Estimated reading time — 3 minutes
Hannah pressed the button of her digital recorder.
“New World Podcast, number one. October 31st.” She shook her head and cleared her throat. “Happy Halloween, my new listeners. I started this podcast to let others know you can survive. We are here. And you can find us.
The calendar says twelve months to the date since the first outbreak of the virus. Seems like forever ago. I didn’t understand how big this thing was at the beginning. I’m sure you didn’t either. Life imitating art…or our nightmares, right? My parents knew right away we needed to leave. They moved us all to our cabin until things settled down. My little sister whined about leaving but they said they couldn’t have us listening to the gunshots night and day. We escaped just as the barricades went up. Like one of those cop shows, my dad weaved in and around the blockades. And we have the snowball size bullet holes in the back of our car to prove how close we came to not leaving. Dead Control has managed the hordes that crop up now and then. Hm, DC has a new meaning now, doesn’t it? Not to be confused with the old center of government. But around here, we haven’t seen a horde in two weeks and DC has done a darn good job no matter what the conspiracy theorists say.”
Hannah covered the kitchen floor in newspaper and placed everything else on top.
“Halloween seems to have changed its meaning too. One ritual is still popular, though. It goes back hundreds of years and the first part still makes my stomach churn: opening the top and scooping the slimy inside out. It has to be cleaned out well or it starts to smell quickly.”
The pile grew on the newspaper. Hannah’s dog found it interesting. “Get lost, Jasper. It will make you sick.”
She continued. “After ten months we returned home. Home is odd somehow…out of place. Change takes getting used to. My school holds classes as usual and stores are open for business. I don’t know about where you are. If DC spots a pack of wandering dead, our school goes into lockdown until they pass. Or, if there’s enough time, we’re dismissed. Home is safer. Stores roll down their gates and wait it out. We made adjustments. And finally, we feel safe letting our guard down just for a bit to have some fun and celebrate. Like we used to.”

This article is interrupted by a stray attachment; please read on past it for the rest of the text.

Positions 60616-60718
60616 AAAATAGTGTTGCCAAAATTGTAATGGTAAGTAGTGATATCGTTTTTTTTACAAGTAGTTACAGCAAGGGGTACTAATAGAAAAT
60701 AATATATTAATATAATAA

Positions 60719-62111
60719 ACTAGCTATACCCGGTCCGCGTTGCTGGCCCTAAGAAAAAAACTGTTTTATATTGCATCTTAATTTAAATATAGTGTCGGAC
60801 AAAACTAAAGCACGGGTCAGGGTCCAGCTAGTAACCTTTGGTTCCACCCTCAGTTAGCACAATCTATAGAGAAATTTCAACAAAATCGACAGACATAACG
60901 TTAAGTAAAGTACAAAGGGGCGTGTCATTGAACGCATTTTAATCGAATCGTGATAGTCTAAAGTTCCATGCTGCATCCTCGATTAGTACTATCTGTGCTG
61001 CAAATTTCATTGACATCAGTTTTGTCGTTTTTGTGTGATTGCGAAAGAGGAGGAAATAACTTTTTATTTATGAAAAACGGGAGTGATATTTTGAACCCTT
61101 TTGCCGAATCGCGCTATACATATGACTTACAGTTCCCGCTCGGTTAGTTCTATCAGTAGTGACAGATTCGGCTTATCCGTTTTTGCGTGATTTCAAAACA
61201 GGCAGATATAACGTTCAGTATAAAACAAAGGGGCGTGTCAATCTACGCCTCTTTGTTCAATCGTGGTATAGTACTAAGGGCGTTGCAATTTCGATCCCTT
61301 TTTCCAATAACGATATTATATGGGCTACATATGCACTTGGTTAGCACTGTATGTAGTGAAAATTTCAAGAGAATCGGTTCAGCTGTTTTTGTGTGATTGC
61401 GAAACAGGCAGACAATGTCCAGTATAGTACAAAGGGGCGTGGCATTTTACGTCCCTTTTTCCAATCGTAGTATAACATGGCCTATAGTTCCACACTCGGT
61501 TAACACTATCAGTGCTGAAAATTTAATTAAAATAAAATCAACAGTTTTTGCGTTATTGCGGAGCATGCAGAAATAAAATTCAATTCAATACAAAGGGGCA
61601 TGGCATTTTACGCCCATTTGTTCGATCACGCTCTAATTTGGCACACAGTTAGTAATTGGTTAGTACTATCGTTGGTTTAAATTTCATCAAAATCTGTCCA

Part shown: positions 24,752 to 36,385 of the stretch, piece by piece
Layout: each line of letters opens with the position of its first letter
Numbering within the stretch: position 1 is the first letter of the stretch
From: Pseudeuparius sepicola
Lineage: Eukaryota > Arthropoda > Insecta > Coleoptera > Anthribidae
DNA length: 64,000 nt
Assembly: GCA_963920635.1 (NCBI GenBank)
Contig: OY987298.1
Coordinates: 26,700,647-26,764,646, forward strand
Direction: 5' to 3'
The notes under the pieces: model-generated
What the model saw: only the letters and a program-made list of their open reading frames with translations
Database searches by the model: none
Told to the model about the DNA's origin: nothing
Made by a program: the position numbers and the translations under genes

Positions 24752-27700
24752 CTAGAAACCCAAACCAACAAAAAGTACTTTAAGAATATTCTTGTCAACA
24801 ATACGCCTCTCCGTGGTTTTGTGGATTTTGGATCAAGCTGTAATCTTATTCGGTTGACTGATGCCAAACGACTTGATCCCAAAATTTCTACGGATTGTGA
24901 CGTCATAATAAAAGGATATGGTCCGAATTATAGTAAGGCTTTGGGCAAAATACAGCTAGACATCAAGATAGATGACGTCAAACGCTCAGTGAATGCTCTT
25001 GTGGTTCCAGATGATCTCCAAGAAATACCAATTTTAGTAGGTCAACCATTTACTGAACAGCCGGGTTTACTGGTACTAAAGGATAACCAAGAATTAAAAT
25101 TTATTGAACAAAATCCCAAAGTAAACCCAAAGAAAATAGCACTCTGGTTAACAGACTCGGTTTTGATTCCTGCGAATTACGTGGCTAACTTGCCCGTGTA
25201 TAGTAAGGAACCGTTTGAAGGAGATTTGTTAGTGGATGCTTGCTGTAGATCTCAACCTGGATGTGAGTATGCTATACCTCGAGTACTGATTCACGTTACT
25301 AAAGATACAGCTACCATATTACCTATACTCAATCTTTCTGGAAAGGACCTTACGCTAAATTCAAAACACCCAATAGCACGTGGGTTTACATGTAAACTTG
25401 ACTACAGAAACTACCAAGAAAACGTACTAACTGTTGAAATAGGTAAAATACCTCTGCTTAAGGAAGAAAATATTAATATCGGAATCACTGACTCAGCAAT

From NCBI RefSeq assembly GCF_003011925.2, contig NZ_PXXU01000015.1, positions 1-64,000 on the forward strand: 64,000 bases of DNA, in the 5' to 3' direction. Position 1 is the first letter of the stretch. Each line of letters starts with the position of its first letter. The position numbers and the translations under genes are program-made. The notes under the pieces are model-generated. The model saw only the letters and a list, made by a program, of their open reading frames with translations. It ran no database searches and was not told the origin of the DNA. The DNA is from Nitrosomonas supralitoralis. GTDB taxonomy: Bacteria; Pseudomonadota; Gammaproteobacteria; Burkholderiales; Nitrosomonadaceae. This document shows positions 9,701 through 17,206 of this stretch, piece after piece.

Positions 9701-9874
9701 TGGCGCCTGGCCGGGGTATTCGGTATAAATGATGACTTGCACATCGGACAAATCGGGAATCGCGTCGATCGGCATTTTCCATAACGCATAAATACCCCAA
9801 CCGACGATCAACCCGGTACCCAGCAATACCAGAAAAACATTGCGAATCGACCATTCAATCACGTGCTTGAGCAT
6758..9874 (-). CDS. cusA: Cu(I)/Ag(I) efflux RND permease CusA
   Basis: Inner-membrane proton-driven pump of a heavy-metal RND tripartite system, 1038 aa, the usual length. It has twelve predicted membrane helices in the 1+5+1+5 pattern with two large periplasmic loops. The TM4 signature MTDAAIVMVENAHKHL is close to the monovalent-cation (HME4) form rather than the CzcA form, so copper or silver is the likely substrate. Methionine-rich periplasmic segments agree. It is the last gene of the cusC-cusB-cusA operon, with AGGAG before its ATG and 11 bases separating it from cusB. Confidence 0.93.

Hannah took her Sharpie and drew a design. “As you’ve guessed, I’m talking while I’m carving, so bear with me, listeners. This one’s tougher than I expected. I gotta work with what I have and this one limits my options for creativity. Right now, I’m carving the eyes. I love doing the eyes; they’re the most expressive. Round and hollow…Now the nose, and the triangle is easy enough.”
She wiped off the knife and decided what to do with the mouth. The teeth are a cinch but tedious, and she cut and carved as she recorded.
“In ancient times, I was told this ritual would keep away the evil spirits. Now it just keeps away evil.
What else has changed? Oh, if someone dies at home, the procedure is to call DC hotline or fill out the Request for Pickup form online. They take care of the disposal and a remembrance service is held at the house. But our neighbor’s wife died and her husband, who shall remain nameless for security reasons, didn’t call. We found out because we heard the growling and snarling from his basement window. My dad said he wouldn’t call as long as he kept the chains in good order. This neighbor had a pit-bull when we were little. Before. My dad said the same thing about the pit-bull. You can email me and tell me and other listeners what your procedures are. That’s if your infrastructure is up.”
Hannah notched the top as a vent for the candle. She twisted and twisted the top so that it sat on the bottom like a puzzle piece.
“Trick or treating. Now that was fun. Free candy, dressing up as superheroes. It’s too dangerous now to go out. Not so much because of the hordes. It’s more because of the lone, missed strays. People have house parties instead. You’re one of the lucky ones to be invited. Social out-casting hasn’t gone away. Some things haven’t changed. Our family was intact when we returned from the cabin. Many families weren’t so fortunate, and now whispers that we had some kind of secret cure or unfair immunity keeps us from being included. We just left before it got to us. Mo magic there.”
Hannah rolled up the newspaper and admired her work. “I’m done. Not bad, kiddies. I’ll post a picture when it’s sitting in front of my house. When the candle is inside, it will glow on our porch and remind others of Halloween’s new meaning.”
Hannah clicked the recorder just as her sister Tasha entered the kitchen. “Hey, nice! Particularly gruesome this year, Hannah.”
Hannah smiled and nodded. “I have to agree.”
Tasha struggled with a large, orange pumpkin as big as her own head.
“You’re going to give yourself a hernia, Tash.”
Tasha set it down on the floor and said, “How ‘bout this time you use a pumpkin?”
Credit: RB Frank